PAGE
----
Communal Healing

A new breed of acupuncturists aims to make the age-old treatment available to more patients


(page 2 of 2)


Instead of treating one or two patients per hour in private rooms with doors closed, Thing treats up to 15 people in a single large room, allowing each person to pay what they can afford based on a sliding fee scale ($20 to $40 per visit). Patients receive treatments while seated in comfortable lounge chairs or on massage tables, some clustered together, others strategically placed between Japanese Shoji screens for a little privacy. Plants and soft music contribute to a calm, soothing atmosphere. Patients simply choose a resting spot, roll up their sleeves and pant legs for the acupuncturist, settle in, and let the healing begin. And unlike private-room acupuncture, people can keep the needles in for as long as they choose.

“This is exactly the way acupuncture is practiced traditionally in Asia, where it has worked successfully for many hundreds of years — many patients per hour, and very little talking,” says Thing, adding that in the U.S., private acupuncture visits usually include a lot of unnecessary verbal exchange and counseling.

Ulster County publisher Jonathan Schein relies on acupuncture for pain relief, relaxation, and stress reduction. Although long-accustomed to receiving acupuncture privately, when he met Thing at a local farm market, he decided to try it her way.

“I was a little standoffish about it at first,” says Schein. “But at the end of the day it really makes sense. I like it. There’s this communal healing energy and well-being going on in the room.”

Peekskill acupuncturist James Lorr had feelings similar to Thing’s after several years in private practice: “In U.S. schools you’re taught the private-room model. It just got very compartmentalized and there’s always that whispered conversation, ‘How do you know what to charge?’ ” So Lorr opened Main Street Acupuncture, a community clinic he modeled after Working Class Acupuncture, a place he discovered in Portland, Oregon.

“I opened a coffee house and I realized the real product is community,” says Lorr who put the words “acupuncture” and “community” into a Google search and found the Community Acupuncture Network (CAN), a nonprofit organization that promotes the model. “It matched up with everything I thought. I was seeing maybe 13 people a week, now I see 60 or more — and I see results. That’s pretty satisfying.”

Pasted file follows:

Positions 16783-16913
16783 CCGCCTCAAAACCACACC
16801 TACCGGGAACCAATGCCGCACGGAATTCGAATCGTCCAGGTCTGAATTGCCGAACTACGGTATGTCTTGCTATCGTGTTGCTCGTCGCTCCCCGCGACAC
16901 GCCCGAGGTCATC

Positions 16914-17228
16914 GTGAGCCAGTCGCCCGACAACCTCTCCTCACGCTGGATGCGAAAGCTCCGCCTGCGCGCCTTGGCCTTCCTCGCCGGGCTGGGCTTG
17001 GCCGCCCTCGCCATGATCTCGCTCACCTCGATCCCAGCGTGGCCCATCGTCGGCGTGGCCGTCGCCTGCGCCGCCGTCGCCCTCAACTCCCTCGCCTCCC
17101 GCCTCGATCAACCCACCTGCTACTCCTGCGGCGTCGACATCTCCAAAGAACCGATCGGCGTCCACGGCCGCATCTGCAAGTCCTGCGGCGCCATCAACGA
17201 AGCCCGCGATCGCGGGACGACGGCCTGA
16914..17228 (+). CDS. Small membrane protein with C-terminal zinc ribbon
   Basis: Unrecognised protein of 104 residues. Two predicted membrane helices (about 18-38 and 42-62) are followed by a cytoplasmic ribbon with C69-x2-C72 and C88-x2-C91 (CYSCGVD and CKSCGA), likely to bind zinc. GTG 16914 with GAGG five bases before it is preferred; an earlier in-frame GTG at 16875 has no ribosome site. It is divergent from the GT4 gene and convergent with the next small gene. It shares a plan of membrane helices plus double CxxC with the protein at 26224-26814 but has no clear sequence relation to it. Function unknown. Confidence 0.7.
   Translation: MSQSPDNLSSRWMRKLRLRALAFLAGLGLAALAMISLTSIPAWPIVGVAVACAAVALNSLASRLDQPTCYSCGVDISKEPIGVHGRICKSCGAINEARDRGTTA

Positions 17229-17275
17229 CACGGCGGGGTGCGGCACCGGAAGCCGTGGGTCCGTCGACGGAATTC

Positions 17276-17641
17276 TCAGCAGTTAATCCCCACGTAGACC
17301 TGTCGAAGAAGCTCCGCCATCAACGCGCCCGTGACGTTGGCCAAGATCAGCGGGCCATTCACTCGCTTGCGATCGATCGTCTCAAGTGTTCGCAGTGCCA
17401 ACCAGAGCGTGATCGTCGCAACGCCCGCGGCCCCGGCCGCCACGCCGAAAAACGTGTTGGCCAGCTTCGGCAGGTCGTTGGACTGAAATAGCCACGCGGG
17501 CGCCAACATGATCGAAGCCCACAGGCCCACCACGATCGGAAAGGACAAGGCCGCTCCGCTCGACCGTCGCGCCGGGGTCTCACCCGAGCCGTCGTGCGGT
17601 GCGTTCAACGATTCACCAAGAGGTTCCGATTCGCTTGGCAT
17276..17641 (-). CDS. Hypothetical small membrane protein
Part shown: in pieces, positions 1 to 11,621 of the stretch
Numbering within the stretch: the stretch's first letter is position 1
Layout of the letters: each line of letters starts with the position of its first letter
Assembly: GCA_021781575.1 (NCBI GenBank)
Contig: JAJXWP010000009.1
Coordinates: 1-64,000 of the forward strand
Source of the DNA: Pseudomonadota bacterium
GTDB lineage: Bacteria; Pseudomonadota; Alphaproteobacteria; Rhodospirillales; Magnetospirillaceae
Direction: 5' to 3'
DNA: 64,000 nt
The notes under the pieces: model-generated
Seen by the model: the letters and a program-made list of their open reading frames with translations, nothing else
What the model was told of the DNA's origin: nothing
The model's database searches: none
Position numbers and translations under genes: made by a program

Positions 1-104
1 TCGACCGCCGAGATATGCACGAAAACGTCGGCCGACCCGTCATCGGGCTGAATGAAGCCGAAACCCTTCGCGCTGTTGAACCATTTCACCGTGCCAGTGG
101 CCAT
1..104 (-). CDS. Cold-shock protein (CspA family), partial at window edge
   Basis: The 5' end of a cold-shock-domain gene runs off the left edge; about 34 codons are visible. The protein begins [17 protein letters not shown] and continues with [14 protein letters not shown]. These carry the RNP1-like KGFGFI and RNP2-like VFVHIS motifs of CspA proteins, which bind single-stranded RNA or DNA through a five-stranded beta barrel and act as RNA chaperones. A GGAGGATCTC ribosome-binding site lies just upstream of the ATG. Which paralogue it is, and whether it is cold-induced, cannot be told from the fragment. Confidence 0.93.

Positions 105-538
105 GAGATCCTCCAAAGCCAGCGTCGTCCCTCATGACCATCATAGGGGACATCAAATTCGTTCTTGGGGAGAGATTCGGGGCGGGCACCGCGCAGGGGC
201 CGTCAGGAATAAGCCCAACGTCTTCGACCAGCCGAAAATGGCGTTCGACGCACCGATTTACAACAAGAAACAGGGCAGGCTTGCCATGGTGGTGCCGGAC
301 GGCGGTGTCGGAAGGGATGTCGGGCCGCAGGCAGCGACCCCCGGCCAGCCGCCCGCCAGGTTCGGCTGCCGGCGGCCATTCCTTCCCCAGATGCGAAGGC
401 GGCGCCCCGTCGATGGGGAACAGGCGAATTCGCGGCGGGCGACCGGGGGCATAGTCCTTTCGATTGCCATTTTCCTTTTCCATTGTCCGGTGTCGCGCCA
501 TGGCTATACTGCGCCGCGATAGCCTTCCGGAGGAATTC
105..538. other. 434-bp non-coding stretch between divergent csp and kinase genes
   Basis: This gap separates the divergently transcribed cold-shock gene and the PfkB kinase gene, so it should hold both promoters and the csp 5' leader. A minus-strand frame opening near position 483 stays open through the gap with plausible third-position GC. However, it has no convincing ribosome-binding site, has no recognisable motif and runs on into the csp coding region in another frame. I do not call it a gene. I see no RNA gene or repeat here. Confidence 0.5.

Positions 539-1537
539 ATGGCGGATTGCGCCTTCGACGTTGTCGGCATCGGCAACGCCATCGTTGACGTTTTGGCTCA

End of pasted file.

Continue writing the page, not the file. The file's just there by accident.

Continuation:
The owner of Working Class Acupuncture, Lisa Rohleder, founded CAN nearly three years ago after her clinic was “inundated by acupuncturists looking for information about it.” Of the communal-room setup, she jokes, “It’s a lot like Green Eggs and Ham: it works on a train, it works in the rain. It’s so flexible.”

Community acupuncture has other benefits as well. “Because it’s less expensive, it affords people the ability to go more often,” says Evan Schwartz of Hudson Valley Acupuncture. “When people are going for $80-$100 private treatments, it’s hard for an acupuncturist to say, ‘I'd like to see you three times this week.’ ” Community acupuncture also allows friends, families, couples, parents, and children to experience healing together, a very appealing and comforting prospect for some. “I think people find it a relief to have other people around, especially those who are new to this,” Lorr says. “It’s just great.”
Regardless of whether or not one can afford private treatment, there are some intangible reasons to try a community acupuncture clinic. “The whole room gets this vibe,” says Lorr, “which is something we really don’t have a lot of — except maybe in church or during a meditation class.”

“You have to give up your preconceived notions,” says Schein, who revealed that cost was never a deciding factor for him. “I’m not opposed to doing private again. But I just think this is wonderful — I’m a total fan of the whole thing.”

Community Acupuncture Clinics in the Hudson Valley:

Earthbound Herbs and Acupuncture
504-516 Broadway, Kingston
Sliding scale $20-$40 (First-time consultation is additional $10)

Main Street Acupuncture
32 N. Division St., Peekskill
Sliding scale $15-$35 (First time consultation is additional $10)
Free “acupuncture parties” are held on the third Thursday of every month (5-8 p.m.)

Hudson Valley Acupuncture
69 Main St., Cold Spring
Sliding scale $20-$40 (First time consultation is additional $10)

For more information, visit the Community Acupuncture Network on-line at


Edit Module
Edit ModuleShow Tags
Edit Module
Edit Module